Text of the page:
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O'Malley Offers To Help Push Slots Legislation

By John Wagner
Friday, February 18, 2005; Page B04

Baltimore Mayor Martin O'Malley offered his help in passing a bill legalizing slot machine gambling during a meeting this week with Senate President Thomas V. Mike Miller Jr., both Democrats said yesterday.

"I'd sure like to get this issue behind us," O'Malley said in an interview.

_____Slot Machines_____
In Search of Slots Solution (The Washington Post, Feb 17, 2005)
Track Sale Collapses Under Slots Opposition (The Washington Post, Feb 16, 2005)
Md. Senate Committee Sends Softened Slots Bill to the Floor (The Washington Post, Feb 12, 2005)
Slots Bill Expected To Clear Md. Senate (The Washington Post, Feb 10, 2005)
More on Slot Machines
_____Issues: Education_____
School Board Is Taking a Gamble on Funding (The Washington Post, Feb 17, 2005)
Connector Plan's Bond Financing Criticized (The Washington Post, Feb 11, 2005)
Schools Fall Short In State Funding (The Washington Post, Jan 27, 2005)
Pressure Builds to Rehab Md. Schools (The Washington Post, Jan 27, 2005)
Cedar Lane, Marriotts Ridge Get Funds (The Washington Post, Jan 27, 2005)
More Stories

O'Malley said his position on the issue has not changed: He remains open to "a reasonable compromise" that would place slots at race tracks but not make the state dependent on the revenue generated by the machines.

O'Malley said he considers slots "a pretty morally bankrupt way" to fund education, which bills pending in both chambers of the Maryland General Assembly call for.

Still, O'Malley said he told Miller that he stands ready to help reach a compromise this year so that the state can focus its attention on other issues.

Miller (Calvert) said his meeting with the mayor was "very positive. . . . He's a very pragmatic elected official who seeks to serve his city as well as the state of Maryland."

O'Malley's stance is at odds with that of Montgomery County Executive Douglas M. Duncan, a likely rival in the 2006 Democratic primary for governor. In recent days, Duncan has urged lawmakers to vote against a slots bill.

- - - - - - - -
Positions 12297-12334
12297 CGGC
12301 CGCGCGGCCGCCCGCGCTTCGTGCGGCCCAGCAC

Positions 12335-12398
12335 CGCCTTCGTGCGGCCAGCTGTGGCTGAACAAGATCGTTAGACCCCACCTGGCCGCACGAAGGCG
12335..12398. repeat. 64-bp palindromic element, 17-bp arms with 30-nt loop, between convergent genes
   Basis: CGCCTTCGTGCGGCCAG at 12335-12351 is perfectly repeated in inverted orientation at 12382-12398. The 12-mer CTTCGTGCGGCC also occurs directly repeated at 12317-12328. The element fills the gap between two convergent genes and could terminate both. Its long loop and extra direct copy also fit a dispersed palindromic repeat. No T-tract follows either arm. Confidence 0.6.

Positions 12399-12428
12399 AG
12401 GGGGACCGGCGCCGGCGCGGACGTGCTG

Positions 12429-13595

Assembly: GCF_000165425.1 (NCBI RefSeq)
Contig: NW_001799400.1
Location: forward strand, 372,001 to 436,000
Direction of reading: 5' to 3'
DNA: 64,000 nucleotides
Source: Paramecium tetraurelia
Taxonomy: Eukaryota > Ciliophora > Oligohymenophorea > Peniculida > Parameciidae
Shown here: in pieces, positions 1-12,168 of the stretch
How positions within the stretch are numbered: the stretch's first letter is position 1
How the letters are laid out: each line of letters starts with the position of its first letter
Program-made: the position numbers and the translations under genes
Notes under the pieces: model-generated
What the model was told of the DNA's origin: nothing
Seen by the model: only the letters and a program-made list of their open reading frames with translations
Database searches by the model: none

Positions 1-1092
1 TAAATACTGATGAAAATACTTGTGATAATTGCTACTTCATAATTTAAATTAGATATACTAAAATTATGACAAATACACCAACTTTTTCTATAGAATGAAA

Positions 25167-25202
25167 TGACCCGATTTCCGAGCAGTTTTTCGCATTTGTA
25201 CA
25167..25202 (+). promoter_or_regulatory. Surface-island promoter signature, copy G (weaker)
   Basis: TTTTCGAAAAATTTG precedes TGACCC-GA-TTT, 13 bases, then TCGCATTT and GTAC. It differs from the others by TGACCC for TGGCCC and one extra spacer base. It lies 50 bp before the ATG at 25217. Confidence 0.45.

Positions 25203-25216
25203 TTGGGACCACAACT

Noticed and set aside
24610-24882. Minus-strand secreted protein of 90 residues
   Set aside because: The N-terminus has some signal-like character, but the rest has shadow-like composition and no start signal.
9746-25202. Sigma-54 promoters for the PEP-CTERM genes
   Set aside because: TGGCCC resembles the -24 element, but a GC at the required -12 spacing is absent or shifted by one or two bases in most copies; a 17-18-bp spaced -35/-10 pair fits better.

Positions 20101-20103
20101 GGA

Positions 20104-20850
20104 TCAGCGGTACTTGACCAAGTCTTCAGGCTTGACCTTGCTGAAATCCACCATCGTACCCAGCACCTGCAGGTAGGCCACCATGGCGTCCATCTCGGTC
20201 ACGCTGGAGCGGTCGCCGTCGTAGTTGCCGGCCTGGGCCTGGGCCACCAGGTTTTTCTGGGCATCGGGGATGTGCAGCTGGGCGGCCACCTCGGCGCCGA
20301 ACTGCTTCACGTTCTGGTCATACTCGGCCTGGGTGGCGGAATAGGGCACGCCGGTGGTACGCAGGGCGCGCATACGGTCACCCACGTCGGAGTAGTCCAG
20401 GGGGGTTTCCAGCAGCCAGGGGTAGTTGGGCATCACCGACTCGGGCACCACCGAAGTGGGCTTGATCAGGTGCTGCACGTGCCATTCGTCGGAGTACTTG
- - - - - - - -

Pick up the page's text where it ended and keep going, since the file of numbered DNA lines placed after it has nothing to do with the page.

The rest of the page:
He said yesterday that O'Malley is naive in thinking the debate over slot machines will end if a bill is approved this year.

"Once you bring it in, the debate starts over where you expand it," Duncan said. "I don't want the future of our children's education tied to how many people we can get to gamble."

Preservation Land Sales

A Senate committee chairman said yesterday that she expects an initiative barring Maryland's governor from selling state conservation land without legislative approval to make it to the Senate floor with no major alterations.

Sen. Paula C. Hollinger (D-Baltimore County), who heads the Education, Health and Environmental Affairs Committee, also said several bills aimed at curbing the governor's power in selling preservation land probably would be condensed into a single bill.

The panel heard testimony yesterday on three bills -- and a constitutional amendment -- designed to limit land sales.

The issue arose last year after an aborted plan to sell 836 acres of preservation land in St. Mary's County to a wealthy construction executive with political ties to Gov. Robert L. Ehrlich Jr. (R). The plan outraged environmentalists and others, and Democrats vowed to curtail the governor's land-selling power.

An Ehrlich spokesman has described the measures as unnecessary and as "anti-Ehrlich politics at work." Representatives from several state agencies said yesterday that the measures would encumber the state's ability to conduct even minor real estate transactions.

Witness Intimidation

The intimidation of witnesses would become a felony punishable by 20 years in jail under a measure heard by the House Judiciary Committee yesterday.

The legislation is one of several bills introduced this year that aim to cut down on what prosecutors say is the growing problem of witnesses being scared out of testifying at trial.

Another measure heard yesterday would allow into court some written testimony without requiring that the witness be physically present. Defense attorneys have objected to the measure, saying that the U.S. Constitution guarantees that the accused can confront their accuser.

Under current law, witness intimidation is a misdemeanor.

Staff writer David Snyder contributed to this report.

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